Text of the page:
Patricia Anyango was just nine years old the first time she was abducted by the Lord’s Resistance Army. Life with the rebels was so horrific that Patricia prayed she would die. She escaped after about six months, only to be abducted again. By the time she was rescued at the age of 10, both of her parents were dead. Patricia was free but had joined the ranks of Uganda’s 2.5 million orphans.
9,000 miles away at Snake River Correctional Institution on the Oregon/Idaho border, an inmate like Pete Sostilio counts the days until he is released from prison. He has served 16 years of an 18 year sentence for kidnapping. Patricia and Pete, on opposite sides of the world, unlikely partners. Theirs is a story of hope lost… and found.
Patricia’s and Pete’s paths merged thanks to Bob and Carol Higgins, retired school teachers from Bend, Oregon. The Higginses had absolutely no interest in visiting a prison and even less in visiting Africa. Then in 1999, they were invited by friends to attend a conference in Uganda. They less-than-enthusiastically said “yes”, not realizing the children they would meet there would turn their world upside-down and enrich their lives in ways they never anticipated.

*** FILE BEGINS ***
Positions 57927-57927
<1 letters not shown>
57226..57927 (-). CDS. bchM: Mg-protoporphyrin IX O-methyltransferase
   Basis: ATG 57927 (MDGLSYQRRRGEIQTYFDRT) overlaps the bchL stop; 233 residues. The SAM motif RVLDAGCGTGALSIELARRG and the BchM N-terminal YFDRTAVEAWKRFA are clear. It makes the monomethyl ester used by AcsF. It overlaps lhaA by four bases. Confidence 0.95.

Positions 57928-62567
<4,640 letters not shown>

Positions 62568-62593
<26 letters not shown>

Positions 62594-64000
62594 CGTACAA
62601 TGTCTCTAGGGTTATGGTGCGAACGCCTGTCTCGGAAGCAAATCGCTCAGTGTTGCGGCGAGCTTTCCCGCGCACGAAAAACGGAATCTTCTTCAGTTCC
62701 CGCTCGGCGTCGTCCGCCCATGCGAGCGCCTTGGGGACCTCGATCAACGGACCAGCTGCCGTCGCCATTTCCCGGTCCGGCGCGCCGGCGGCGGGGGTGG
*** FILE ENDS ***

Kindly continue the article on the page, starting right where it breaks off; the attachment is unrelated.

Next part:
Bob (whose mantra had been “We don’t do orphans”) and Carol have lived in Uganda for more than a decade now and if you ask them how many children they have, they will say 260. They have built Otino Waa Children’s Village, a place that is truly more village than orphanage. But it has come at great personal sacrifice: the Higginses live half a world away from their own children and nine grandchildren.
The Snake River inmates heard about the orphans and the Higginses’ work and wanted to help. But how could they? Turns out some of the men were quite accomplished self-taught artists and so they asked prison officials if they could create works of art to be donated and then sold to the public with all proceeds going to the orphans. The officials said “yes”. Their payback, say the inmates, is a sense of purpose they have not felt in years.